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‘I’ve been away,’ she said, as we sipped our wine
at the Philosophy Department’s graduation party.
‘I’ve been ill but I’m better now. I’ll do a masters
on the teleology of the ampersand.’
I nodded. We were both acolytes
of linguistic analysis.
‘Do you know the wild flower,
Rosebay Willow Herb?’
I nodded again, a memory suddenly shaken.
‘The night I was born German bombs
planted its seeds in my brain.’

Next door to my first school was a field full of Fireweed,
in the ruins of a synagogue razed by a Flying Bomb.
I thought of my father in heaven.
As autumn progressed and the power cuts increased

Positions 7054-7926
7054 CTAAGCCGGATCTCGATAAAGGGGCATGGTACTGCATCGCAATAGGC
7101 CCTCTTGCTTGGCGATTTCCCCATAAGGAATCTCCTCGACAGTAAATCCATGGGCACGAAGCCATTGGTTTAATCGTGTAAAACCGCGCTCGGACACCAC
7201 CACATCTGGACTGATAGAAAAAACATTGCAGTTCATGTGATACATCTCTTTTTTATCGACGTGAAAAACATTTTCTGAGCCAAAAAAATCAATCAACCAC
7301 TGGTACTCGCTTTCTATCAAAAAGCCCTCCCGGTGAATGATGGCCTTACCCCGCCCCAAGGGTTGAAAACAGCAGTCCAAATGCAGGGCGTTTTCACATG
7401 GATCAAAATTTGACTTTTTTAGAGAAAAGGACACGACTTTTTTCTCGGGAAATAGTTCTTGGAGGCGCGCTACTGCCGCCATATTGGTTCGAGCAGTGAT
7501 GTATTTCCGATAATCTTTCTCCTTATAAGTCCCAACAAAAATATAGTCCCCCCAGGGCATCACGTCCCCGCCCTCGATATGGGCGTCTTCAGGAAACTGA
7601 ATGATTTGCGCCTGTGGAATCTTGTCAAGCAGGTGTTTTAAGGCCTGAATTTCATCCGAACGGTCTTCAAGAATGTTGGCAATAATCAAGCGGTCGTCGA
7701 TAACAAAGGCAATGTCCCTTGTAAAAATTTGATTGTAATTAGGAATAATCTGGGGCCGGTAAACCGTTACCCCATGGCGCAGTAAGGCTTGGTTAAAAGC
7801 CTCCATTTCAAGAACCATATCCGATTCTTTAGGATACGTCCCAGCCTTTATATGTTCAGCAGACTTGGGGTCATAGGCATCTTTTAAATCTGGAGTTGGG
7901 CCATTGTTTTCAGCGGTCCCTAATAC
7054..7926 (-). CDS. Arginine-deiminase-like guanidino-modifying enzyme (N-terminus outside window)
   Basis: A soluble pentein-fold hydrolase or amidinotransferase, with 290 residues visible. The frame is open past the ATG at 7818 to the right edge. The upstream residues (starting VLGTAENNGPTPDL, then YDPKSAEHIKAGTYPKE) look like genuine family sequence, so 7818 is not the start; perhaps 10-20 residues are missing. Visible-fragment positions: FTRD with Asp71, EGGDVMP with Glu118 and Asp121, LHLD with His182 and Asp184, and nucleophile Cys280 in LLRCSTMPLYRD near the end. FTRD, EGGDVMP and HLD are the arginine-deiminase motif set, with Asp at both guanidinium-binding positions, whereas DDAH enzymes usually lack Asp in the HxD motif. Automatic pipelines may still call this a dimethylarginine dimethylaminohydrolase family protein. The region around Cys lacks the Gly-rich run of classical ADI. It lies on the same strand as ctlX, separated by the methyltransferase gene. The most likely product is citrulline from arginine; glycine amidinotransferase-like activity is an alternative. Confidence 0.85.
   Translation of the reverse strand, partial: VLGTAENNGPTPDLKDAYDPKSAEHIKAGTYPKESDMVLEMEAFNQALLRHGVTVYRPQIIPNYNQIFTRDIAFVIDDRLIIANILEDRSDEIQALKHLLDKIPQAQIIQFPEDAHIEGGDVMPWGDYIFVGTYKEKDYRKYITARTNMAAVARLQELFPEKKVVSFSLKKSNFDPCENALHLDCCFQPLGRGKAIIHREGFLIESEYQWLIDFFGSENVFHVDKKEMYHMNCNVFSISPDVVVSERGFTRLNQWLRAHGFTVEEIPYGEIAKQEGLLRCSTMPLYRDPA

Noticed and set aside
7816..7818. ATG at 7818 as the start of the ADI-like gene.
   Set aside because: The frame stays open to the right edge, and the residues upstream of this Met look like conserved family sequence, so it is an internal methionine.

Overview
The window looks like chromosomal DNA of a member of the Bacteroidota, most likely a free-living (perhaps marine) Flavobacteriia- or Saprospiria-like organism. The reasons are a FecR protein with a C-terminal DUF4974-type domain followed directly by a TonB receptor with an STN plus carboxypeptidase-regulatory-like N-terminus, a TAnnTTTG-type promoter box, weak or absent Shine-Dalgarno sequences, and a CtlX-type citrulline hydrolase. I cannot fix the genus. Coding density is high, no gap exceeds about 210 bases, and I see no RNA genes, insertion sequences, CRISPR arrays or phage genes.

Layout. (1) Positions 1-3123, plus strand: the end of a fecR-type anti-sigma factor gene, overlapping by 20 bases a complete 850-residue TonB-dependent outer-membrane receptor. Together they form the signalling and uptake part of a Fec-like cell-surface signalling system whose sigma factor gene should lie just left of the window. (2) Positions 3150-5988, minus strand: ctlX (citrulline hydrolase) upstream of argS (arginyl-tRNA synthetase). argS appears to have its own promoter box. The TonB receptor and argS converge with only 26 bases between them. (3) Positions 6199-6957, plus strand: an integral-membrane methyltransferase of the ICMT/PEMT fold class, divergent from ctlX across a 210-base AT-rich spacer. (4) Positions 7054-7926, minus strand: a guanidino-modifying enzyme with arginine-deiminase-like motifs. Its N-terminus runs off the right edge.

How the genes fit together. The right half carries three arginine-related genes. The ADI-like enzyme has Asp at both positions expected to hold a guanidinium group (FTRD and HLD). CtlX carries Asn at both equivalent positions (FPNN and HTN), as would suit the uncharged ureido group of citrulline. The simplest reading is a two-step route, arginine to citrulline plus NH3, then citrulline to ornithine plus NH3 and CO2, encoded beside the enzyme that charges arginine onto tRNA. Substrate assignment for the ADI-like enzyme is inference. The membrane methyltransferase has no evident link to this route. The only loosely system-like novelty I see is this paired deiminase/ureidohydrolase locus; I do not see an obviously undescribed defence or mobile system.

and the flowers died, the teacher read to us
about Tundra and Mammoth and Sabre-toothed Tiger.
I understood that it was long ago or far away
but hoped nevertheless I should be able one day
to brave the snows and kill the beasts.

She was awarded an aegrotat degree
and, some two months later,
sectioned. We lost touch.




© Copyright David Selzer
1 Response
  • Catherine Reynolds
    December 29, 2014

    I like the notion of exploring the teleology of the ampersand . . .

    Lying in bed, disconnected from the world by a chest infection but enjoying your poetry.

    Best wishes,


    A former colleague from Stanney & Tarvin. I’ve been journeying, as you most likely heard.

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